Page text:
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Divorce and Remarriage

God hates divorce. He hates it because it always involves unfaithfulness to the solemn covenant of marriage that two partners have entered into before Him, and because it brings harmful consequences to those partners and their children (Mal. 2:14-16). Divorce in the Scripture is permitted only because of man.s sin. Since divorce is only a concession to man.s sin and is not part of God.s original plan for marriage, all believers should hate divorce as God does and pursue it only when there is no other recourse. With God.s help a marriage can survive the worst sins.

In Matthew 19:3-9, Christ teaches clearly that divorce is an accommodation to man.s sin that violates God.s original purpose for the intimate unity and permanence of the marriage bond (Gen. 2:24). He taught that God.s law allowed divorce only because of 'hardness of heart' (Matt. 19:8). Legal divorce was a concession for the faithful partner due to the sexual sin or abandonment by the sinning partner, so that the faithful partner was no longer bound to the marriage (Matt. 5:32; 19:9; 1 Cor. 7:12-15). Although Jesus did say that divorce is permitted in some situations, we must remember that His primary point in this discourse is to correct the Jews. idea that they could divorce one another 'for any cause at all' (Matt. 19:3), and to show them the gravity of pursuing a sinful divorce.

Therefore, the believer should never consider divorce except in specific circumstances, and even in those circumstances it should only be pursued reluctantly because there is no other recourse.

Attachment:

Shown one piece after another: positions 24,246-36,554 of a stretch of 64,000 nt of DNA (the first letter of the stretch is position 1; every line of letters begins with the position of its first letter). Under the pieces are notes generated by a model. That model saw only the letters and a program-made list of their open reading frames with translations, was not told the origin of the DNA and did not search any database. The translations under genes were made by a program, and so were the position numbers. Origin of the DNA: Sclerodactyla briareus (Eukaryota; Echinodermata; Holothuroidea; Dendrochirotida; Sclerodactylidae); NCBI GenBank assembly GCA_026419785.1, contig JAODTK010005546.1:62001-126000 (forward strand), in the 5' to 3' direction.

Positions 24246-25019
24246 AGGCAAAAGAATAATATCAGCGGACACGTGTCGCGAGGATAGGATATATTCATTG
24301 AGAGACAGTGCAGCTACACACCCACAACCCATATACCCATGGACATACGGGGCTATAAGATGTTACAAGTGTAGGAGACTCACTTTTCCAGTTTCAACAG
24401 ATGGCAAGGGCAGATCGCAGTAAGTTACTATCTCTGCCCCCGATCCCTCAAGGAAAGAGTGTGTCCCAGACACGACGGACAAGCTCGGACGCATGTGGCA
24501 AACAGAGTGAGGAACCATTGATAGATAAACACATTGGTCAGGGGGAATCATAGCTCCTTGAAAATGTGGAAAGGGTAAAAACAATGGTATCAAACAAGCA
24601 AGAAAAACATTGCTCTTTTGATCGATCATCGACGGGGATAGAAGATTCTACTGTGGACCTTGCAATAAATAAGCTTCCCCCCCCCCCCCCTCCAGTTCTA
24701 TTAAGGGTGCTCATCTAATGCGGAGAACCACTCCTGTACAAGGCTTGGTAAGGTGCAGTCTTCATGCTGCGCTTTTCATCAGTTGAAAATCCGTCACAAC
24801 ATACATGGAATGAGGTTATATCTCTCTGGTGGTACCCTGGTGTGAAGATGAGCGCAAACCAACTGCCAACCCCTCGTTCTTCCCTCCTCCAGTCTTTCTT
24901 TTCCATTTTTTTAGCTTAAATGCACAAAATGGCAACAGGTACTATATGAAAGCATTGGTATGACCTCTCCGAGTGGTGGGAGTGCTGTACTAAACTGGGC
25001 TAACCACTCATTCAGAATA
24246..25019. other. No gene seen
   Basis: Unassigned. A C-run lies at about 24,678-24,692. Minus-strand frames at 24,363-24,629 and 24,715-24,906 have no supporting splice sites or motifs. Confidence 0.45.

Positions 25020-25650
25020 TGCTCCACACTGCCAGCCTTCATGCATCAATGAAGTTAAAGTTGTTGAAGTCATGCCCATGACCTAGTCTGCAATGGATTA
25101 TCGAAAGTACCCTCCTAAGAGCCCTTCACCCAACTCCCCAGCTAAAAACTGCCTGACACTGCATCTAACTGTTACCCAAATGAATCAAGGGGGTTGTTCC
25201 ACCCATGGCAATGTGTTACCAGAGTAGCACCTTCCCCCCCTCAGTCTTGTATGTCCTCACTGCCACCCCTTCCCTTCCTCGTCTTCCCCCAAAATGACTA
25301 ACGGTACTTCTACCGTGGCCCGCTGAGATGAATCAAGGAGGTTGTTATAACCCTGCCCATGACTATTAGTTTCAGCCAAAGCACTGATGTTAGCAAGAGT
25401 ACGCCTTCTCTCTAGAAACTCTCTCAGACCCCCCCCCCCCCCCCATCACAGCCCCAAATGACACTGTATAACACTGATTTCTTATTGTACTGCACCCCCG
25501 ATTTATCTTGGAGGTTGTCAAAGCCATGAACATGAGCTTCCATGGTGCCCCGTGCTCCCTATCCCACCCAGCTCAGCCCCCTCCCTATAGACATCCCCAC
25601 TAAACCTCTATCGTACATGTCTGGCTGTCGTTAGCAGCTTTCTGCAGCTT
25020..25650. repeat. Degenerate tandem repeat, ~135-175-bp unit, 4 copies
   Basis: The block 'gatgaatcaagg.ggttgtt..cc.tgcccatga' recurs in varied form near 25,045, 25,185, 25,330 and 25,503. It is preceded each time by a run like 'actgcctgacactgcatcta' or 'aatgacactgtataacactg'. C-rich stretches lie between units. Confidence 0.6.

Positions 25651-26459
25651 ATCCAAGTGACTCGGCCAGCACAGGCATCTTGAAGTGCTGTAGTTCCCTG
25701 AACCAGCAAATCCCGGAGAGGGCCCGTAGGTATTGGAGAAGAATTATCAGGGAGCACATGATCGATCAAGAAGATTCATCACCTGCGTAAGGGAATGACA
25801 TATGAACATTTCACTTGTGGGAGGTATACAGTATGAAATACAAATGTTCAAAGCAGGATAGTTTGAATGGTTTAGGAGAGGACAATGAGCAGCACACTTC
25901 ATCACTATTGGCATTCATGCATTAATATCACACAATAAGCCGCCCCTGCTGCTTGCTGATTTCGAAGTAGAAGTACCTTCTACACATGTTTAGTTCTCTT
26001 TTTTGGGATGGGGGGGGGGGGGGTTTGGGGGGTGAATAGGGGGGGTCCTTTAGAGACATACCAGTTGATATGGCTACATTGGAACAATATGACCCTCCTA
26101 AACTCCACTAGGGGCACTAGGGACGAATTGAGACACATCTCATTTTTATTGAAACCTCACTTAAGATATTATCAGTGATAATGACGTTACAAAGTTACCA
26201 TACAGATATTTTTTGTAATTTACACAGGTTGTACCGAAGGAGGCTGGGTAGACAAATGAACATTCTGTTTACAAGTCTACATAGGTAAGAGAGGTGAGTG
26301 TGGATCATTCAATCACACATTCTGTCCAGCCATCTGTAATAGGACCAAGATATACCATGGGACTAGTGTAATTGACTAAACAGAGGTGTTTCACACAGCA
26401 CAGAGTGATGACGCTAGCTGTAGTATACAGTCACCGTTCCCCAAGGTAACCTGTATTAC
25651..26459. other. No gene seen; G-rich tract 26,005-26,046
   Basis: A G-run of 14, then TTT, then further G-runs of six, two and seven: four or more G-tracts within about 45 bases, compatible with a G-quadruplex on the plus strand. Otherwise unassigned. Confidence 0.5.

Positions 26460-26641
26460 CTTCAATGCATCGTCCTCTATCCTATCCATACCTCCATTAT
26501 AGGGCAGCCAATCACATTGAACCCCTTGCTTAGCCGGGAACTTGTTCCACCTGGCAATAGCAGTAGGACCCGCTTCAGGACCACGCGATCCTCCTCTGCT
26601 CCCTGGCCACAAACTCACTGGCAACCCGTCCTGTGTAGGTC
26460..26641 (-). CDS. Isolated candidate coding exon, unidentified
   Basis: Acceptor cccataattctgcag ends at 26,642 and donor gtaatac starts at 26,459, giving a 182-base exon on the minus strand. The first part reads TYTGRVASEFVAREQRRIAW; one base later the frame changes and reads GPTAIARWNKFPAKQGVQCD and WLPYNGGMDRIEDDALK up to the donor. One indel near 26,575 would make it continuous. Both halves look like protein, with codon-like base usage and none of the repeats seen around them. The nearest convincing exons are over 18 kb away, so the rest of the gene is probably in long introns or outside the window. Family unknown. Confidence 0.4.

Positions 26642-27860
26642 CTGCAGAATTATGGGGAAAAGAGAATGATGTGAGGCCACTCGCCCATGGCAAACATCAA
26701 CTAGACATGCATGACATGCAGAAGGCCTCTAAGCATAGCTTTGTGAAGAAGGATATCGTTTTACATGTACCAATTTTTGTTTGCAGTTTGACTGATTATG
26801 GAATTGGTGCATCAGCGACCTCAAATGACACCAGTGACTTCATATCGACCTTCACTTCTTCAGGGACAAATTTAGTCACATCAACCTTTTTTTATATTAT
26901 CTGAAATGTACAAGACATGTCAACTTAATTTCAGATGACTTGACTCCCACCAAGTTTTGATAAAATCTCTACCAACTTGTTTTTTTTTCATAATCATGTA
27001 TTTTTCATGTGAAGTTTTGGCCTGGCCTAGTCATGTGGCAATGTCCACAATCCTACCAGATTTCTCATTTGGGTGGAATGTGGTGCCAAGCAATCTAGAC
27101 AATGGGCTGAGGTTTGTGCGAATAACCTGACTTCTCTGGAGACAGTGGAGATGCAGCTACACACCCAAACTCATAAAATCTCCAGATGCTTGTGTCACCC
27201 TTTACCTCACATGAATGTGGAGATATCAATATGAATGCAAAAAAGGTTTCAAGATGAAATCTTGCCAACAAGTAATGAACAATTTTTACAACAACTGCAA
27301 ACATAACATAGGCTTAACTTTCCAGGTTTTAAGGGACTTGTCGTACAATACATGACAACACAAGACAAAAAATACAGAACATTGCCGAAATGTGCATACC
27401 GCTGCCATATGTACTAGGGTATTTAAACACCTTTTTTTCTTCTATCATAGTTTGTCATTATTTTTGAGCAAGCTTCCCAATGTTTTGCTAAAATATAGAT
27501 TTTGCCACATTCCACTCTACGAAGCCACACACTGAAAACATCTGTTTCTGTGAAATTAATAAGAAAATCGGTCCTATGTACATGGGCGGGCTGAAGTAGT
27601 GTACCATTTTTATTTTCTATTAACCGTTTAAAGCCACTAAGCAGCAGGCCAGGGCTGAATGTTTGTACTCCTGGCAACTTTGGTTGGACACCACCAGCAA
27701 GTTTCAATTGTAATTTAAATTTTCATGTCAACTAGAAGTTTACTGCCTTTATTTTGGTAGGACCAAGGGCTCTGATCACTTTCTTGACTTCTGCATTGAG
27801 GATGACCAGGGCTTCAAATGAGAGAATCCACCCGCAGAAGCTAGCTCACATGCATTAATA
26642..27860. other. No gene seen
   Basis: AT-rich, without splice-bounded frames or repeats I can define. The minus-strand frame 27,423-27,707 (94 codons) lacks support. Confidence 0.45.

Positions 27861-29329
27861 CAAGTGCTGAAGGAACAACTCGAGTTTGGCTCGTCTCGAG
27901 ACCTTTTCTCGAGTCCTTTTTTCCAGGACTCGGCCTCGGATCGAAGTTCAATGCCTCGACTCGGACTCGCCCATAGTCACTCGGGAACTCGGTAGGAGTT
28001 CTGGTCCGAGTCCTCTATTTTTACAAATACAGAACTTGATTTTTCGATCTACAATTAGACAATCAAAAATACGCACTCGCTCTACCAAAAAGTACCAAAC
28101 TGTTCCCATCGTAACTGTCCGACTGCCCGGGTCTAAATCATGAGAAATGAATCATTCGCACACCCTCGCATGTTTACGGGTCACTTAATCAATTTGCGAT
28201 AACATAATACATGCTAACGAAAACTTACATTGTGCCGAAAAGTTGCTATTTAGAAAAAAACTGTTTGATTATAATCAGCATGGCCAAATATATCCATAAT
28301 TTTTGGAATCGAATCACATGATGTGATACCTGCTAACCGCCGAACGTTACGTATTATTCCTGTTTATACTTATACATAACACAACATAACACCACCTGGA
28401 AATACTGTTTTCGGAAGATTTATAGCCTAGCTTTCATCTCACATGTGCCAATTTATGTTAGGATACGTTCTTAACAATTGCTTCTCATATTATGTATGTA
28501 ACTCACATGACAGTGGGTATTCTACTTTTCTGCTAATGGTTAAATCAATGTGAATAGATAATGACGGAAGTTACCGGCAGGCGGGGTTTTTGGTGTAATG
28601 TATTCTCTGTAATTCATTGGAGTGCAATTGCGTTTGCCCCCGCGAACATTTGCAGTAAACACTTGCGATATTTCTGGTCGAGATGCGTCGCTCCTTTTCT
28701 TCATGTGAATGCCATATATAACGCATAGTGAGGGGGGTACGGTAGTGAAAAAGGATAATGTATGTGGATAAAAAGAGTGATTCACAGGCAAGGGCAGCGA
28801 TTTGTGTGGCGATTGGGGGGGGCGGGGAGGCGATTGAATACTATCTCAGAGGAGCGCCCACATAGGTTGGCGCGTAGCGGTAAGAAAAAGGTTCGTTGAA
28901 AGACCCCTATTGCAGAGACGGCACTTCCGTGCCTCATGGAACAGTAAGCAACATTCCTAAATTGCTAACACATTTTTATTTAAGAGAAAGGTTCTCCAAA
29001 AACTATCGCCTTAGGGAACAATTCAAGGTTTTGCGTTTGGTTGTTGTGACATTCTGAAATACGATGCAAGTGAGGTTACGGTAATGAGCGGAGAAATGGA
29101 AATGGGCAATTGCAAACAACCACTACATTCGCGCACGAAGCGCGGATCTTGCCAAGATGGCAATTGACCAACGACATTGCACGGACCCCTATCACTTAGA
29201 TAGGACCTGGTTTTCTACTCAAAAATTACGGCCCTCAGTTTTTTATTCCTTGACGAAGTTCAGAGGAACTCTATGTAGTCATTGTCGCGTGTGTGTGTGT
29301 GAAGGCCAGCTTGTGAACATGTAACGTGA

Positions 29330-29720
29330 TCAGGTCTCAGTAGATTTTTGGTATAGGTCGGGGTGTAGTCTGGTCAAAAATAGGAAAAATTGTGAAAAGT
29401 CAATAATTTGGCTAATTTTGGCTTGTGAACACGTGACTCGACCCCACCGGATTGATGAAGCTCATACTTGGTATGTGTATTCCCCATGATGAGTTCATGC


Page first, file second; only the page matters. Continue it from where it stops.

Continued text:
The only New Testament grounds for divorce are sexual sin or desertion by an unbeliever. The first is found in Jesus. use of the Greek word porneia (Matt. 5:32; 19:9). This is a general term that encompasses sexual sin such as adultery, homosexuality, bestiality, and incest. When one partner violates the unity and intimacy of a marriage by sexual sin.and forsakes his or her covenant obligation.the faithful partner is placed in an extremely difficult situation. After all means are exhausted to bring the sinning partner to repentance, the Bible permits release for the faithful partner through divorce (Matt. 5:32; 1 Cor. 7:15). The second reason for permitting a divorce is in cases where an unbelieving mate does not desire to live with his or her believing spouse (1 Cor. 7:12-15). Because .God has called us to peace. (v. 15), divorce is allowed and may be preferable in such situations. When an unbeliever desires to leave, trying to keep him or her in the marriage may only create greater tension and conflict. Also, if the unbeliever leaves the marital relationship permanently but is not willing to file for divorce, perhaps because of lifestyle, irresponsibility, or to avoid monetary obligations, then the believer is in an impossible situation of having legal and moral obligations that he or she cannot fulfill. Because .the brother or sister is not under bondage in such cases. (1Cor. 7:15) and is therefore no longer obligated to remain married, the believer may file for divorce without fearing the displeasure of God.